Is Rihanna’s Harper’s Bazaar China cover shoot cultural appropriation?

rihanna bazaar china

Rihanna loves Asia, and Asia loves RiRi. Remember at the Met Gala in 2015, when the theme was “China Through the Looking Glass,” and Rihanna full-on studied the theme and worked privately with a Chinese designer (Guo Pei) to create a one-of-a-kind look to perfectly encapsulate the theme? Yeah. Rihanna is a popular cover choice for magazines around the world, so it’s no surprise that Harper’s Bazaar China decided to use Rihanna for the subject of their latest cover shoot. Consider this too: I bet her Fenty fashion label is looking to have a massive breakthrough in Chinese markets. That’s probably why she agreed to the Bazaar China cover too.

So, Rihanna did the cover and cover shoot. It was styled by Chinese stylists, shot by a Chinese photographer, visually edited by Chinese visual artists, and on and on. So… are these photos cultural appropriation or are these photos a true homage and true representation of what’s happening in Chinese fashion culture today? Are they honoring Chinese style and Chinese fashion, as done by a Chinese team to a Western celebrity? Or should a Western celebrity sit this one out? It’s a larger conversation online about whether this is appropriation or simply Rihanna working with Chinese stylists and designers FOR a Chinese audience. I don’t have an answer – like, some of the photos seem like A LOT to me, but would I feel differently if I was the intended audience? Would I feel happy that a Western celebrity worked with a Chinese team to “get it right”?

I also think it’s worth noting that true homages do happen, and that many of these Chinese designers would probably love to expand their markets too. Rihanna is likely promoting Fenty in China in the magazine, but by using Rihanna, those Chinese designers are getting global exposure too.


Photos courtesy of Harper’s Bazaar China.

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77 Responses to “Is Rihanna’s Harper’s Bazaar China cover shoot cultural appropriation?”

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  1. Nev says:

    No. It’s lovely.

    • babyboo says:

      Not appropriation, admiration. I feel she always had closeness to Chinese culture in her artistry and this was Chinese artists having vision for her. If she took this and run w it on her own, making cash off it without any credits, like Kim K, it would be. However this is a lesson in admiration of other culture – where credit is given and respect kept.

  2. Maddy says:

    “It was styled by Chinese stylists, shot by a Chinese photographer, visually edited by Chinese visual artists, and on and on.”

    And there you have it. It was their vision for her.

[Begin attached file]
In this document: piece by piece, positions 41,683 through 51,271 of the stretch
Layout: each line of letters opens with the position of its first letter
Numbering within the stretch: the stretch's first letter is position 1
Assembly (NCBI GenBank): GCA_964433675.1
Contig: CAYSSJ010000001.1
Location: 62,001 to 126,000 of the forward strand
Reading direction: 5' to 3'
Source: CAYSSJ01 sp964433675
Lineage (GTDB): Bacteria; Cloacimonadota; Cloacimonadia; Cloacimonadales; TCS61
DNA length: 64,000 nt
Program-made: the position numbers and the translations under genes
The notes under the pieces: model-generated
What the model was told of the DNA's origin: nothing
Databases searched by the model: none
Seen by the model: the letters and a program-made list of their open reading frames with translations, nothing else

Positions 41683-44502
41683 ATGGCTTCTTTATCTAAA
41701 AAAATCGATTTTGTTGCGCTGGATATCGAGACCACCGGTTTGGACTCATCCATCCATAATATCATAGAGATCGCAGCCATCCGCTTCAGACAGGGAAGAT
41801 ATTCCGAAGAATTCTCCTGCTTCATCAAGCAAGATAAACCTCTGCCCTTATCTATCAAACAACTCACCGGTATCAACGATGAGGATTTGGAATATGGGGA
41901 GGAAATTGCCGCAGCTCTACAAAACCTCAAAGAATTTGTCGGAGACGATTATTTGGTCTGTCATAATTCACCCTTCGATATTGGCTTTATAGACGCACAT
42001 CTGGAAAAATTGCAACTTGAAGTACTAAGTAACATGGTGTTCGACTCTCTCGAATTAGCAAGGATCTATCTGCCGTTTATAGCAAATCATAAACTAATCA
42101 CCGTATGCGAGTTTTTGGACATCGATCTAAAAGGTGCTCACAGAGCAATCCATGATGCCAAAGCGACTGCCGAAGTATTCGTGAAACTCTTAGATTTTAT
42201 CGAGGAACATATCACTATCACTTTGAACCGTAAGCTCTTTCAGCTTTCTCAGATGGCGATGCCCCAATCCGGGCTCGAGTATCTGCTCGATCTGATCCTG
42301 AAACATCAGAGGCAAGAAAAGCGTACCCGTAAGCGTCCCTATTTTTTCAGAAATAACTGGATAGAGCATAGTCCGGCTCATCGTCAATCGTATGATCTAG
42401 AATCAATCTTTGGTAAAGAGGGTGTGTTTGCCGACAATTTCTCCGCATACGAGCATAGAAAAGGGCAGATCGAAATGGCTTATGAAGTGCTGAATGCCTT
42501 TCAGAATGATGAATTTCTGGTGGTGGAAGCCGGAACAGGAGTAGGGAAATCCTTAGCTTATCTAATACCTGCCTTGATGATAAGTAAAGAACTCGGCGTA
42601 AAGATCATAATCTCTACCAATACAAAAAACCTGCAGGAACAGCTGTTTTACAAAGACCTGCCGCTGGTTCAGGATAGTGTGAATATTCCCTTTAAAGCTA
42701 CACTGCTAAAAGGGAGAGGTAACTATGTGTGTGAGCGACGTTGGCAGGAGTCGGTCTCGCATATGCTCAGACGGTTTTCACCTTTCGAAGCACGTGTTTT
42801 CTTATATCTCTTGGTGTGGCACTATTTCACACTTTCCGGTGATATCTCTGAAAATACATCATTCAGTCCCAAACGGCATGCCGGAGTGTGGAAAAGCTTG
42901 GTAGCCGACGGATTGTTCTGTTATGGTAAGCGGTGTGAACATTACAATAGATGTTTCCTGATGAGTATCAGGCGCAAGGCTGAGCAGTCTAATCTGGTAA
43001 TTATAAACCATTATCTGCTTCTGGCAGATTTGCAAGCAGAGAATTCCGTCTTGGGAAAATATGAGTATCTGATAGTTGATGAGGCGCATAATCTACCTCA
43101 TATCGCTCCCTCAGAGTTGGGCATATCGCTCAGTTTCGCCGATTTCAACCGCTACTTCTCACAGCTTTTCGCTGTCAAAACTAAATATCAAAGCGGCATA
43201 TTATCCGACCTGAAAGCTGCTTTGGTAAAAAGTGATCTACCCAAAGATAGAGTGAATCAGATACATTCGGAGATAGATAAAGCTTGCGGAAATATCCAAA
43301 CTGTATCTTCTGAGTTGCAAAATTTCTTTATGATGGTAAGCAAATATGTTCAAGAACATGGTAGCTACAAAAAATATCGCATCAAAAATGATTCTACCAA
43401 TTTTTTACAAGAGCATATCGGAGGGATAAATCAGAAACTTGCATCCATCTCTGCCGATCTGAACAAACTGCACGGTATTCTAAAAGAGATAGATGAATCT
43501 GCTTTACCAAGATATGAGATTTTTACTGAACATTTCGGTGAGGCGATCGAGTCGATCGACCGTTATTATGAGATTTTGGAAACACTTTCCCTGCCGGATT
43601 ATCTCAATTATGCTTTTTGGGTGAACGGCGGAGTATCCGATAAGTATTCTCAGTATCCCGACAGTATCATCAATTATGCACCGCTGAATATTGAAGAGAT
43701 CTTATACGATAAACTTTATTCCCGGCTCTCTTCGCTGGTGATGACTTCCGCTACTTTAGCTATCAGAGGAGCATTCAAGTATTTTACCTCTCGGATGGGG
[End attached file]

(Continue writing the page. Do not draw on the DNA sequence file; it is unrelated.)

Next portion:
• Erinn says:

      If that’s the case, I’m essentially cool with it, though my opinion is pretty freaking low on the ‘who matters’ chart since I’m a middle class white lady.

      I think it can be tricky to determine what’s homage and what’s appropriation – sometimes it’s super clear, other times it gets way more into a gray area. The photos by themselves I was a little wary about – but if she’s made sure to get it right and this was the vision of the Chinese stylists/photogs/etc it’s certainly not some dastardly appropriation grab. I think it could still maybe fall into the gray area, but barely.

      Ultimately, I think she needs to incorporate a TON of that gorgeous sapphire blue into her wardrobe because she looks absolutely stunning in it.

      • Nahema says:

        It’s murky ground for sure but how would the world be reacting if this was a white western celeb in Rihanna’s place? I’m sure then people would feel it was much more clearly appropriation.

        It’s just my opinion but I think a homage would be a lot more subtle and I feel bad saying that, since I really like Rihanna and think she really does try hard to get it right.

      • Christina says:

        Erinn, your middle class white lady opinions are appreciated by this middle class Mexican-American lady! You are such an effective ally on this forum, so let me thank you.

      • Carol says:

        I have a friend who is Chinese and she finds the appropriation argument completely ridiculous. When I asked her if it bothers her that non-Chinese people use traditional Chinese apparel or anything else that is specific to China for photo shoots, album covers or any visual promotions styled by white folks, she said in general, it doesn’t bother her at all. She thinks the cultural appropriation sensitivity has gone out of control. I somehow agree with her.

    • Tushy says:

      Isn’t it a Chinese magazine in China? American cultural standards don’t apply. In China racism is a huge issue, having a black woman on a magazine is a huge step forward and even entertaining and America centric race conversation about it feels very American imperialism to me and perhaps we need to step back and ask if in our quest for a cultural revolution for our own home isn’t becoming an imperialist journey to conform the world to our sensibilities.